a, The computed light field generated by the DMD, applied to the atoms for halffilled samples. A gradient compensates residual gradients in the lattice. The rim of the doughnut provides sharp walls for the inner subsystem. A small peak in the centre flattens the potential when combined with the optical lattice. The plot on the right shows a schematic of a radial cut of the potential, including the contribution of the lattice. b, The amplitude of the light field with an offset in the centre of the trap, used to dope the system with a finite population of holes.
 Extended Data Figure 2: Average density profile in the system. (151 KB)
a, The average singleparticle density map for a sample at halffilling shows a central region of uniform density, surrounded by a doughnutshaped ring of low density. The dotted white circle indicates our system size, excluding edge effects. b, The azimuthal average of the singleparticle density n_{s} shown in a, for the system and for the inner edge of the doughnut where the density drops off to the reservoir density. The vertical dotted lines denote the boundary of the system. c, Azimuthal average of the singleparticle density n_{s} for three values of the hole doping δ used in the experiment, indicating uniformity of atom number across our system to within 4%. The horizontal lines are at the systemwide average densities. Error bars in c are one standard deviation of the sample mean. The figure is based on 2,105 experimental realizations.
 Extended Data Figure 3: Comparison of staggered magnetizations obtained directly through singlespin images and from spin correlations. (90 KB)
We calculate the corrected staggered magnetization from images with one spin state removed (main text). It can also be calculated from the spin correlator (Methods), with the two methods being identical in the limit of no noise and exactly one particle per site. Plotting these two quantities against each other, we find very good agreement with the line y = x (dotted line), indicating that any error due to deviation from one particle per site is small. The comparison is performed for the datasets used in Fig. 2 (labelled temperature) and Fig. 4 (labelled density). Error bars are computed as described in Methods.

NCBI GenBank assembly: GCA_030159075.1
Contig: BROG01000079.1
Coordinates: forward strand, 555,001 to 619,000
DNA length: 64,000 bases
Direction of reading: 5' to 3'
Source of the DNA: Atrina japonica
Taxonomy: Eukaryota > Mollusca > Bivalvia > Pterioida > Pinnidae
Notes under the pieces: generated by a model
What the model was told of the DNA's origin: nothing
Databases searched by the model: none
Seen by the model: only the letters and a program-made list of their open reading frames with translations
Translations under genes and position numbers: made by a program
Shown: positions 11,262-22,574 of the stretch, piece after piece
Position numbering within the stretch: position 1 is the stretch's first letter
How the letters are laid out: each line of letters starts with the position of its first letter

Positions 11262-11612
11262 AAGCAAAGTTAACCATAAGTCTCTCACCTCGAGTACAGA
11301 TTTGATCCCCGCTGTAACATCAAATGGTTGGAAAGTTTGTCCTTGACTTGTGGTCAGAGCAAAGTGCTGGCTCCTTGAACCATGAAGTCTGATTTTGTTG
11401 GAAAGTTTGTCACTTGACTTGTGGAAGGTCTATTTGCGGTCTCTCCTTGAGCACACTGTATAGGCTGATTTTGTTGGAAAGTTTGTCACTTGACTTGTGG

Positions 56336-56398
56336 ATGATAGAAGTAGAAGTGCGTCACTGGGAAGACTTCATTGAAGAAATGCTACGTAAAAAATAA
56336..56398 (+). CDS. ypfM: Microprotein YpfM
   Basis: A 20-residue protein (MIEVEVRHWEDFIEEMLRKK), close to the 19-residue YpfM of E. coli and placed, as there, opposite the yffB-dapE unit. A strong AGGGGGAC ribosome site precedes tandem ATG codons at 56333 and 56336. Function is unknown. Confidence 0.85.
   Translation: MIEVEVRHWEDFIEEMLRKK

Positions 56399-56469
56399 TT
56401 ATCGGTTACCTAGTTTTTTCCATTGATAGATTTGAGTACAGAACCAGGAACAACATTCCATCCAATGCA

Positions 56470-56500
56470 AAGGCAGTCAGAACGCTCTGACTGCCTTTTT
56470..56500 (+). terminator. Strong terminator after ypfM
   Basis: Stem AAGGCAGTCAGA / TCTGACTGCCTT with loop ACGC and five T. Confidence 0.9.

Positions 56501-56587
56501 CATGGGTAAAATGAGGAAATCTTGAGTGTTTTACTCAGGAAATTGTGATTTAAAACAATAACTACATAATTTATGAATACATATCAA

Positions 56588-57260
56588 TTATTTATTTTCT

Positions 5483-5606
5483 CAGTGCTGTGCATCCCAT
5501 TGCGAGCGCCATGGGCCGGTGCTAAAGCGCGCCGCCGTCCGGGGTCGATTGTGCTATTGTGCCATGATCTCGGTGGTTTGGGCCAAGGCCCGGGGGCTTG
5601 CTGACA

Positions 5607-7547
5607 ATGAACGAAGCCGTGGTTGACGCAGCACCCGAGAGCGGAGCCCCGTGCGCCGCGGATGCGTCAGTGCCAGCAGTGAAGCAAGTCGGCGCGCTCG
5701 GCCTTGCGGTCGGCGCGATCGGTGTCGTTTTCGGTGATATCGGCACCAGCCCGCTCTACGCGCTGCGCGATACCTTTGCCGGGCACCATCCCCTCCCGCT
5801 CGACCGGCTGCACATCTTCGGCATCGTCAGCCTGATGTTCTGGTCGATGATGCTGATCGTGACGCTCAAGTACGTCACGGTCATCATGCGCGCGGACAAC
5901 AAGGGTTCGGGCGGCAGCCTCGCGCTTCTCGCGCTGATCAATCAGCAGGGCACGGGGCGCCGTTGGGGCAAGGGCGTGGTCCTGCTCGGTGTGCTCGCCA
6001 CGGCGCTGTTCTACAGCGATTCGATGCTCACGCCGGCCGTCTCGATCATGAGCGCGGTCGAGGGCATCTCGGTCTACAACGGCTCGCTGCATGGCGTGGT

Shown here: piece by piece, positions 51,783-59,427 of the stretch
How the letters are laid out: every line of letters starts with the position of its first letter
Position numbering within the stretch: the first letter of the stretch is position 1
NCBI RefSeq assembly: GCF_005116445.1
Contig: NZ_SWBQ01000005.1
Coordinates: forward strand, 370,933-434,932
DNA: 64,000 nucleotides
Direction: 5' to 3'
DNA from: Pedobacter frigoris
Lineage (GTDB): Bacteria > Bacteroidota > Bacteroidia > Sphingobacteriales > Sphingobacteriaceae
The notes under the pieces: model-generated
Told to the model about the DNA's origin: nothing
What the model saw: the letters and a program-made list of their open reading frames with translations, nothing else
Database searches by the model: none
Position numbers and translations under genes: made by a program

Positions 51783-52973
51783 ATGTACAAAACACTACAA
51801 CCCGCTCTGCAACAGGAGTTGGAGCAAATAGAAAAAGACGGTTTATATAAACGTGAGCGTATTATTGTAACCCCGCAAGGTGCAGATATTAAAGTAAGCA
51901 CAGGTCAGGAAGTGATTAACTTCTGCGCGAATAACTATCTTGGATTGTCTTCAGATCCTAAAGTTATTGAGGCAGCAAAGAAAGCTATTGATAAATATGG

Extended Data Figure 4: Alternative basis measurement. (73 KB)
We optionally apply a π/2 or π microwave pulse before the spin removal pulse and correlation measurement. The signcorrected spin correlation functions (−1)^{i}C_{d} are insensitive to the presence and duration of this microwave pulse, consistent with an SU(2) symmetry of the state. The error bars are computed as described in Methods. This figure is based on 667 experimental realizations.
 Extended Data Figure 5: Staggered magnetization obtained from spin correlations, with and without the nearestneighbour contribution included. (104 KB)
To investigate the contributions to the corrected staggered magnetization at high dopings δ, we consider the value calculated from the spin correlator (blue circles). We then omit the longestrange correlations, which have the greatest level of noise owing to the low number of pairs of sites extending across the cloud, as well as the nearestneighbour correlations, which are essentially the only nonzero correlator outside of the antiferromagnetic phase (red circles). In the highdoping regime, we see that the greatest contribution to the staggered magnetization is the nearestneighbour correlation, followed by the noisy longestrange correlations. Error bars are one standard deviation of the sample mean.
Additional data

Extended Data Figure 1: Amplitude of light fields applied to atoms.Hover over figure to zoom

Extended Data Figure 2: Average density profile in the system.Hover over figure to zoom

Extended Data Figure 3: Comparison of staggered magnetizations obtained directly through singlespin images and from spin correlations.Hover over figure to zoom

Extended Data Figure 4: Alternative basis measurement.Hover over figure to zoom

Extended Data Figure 5: Staggered magnetization obtained from spin correlations, with and without the nearestneighbour contribution included.Hover over figure to zoom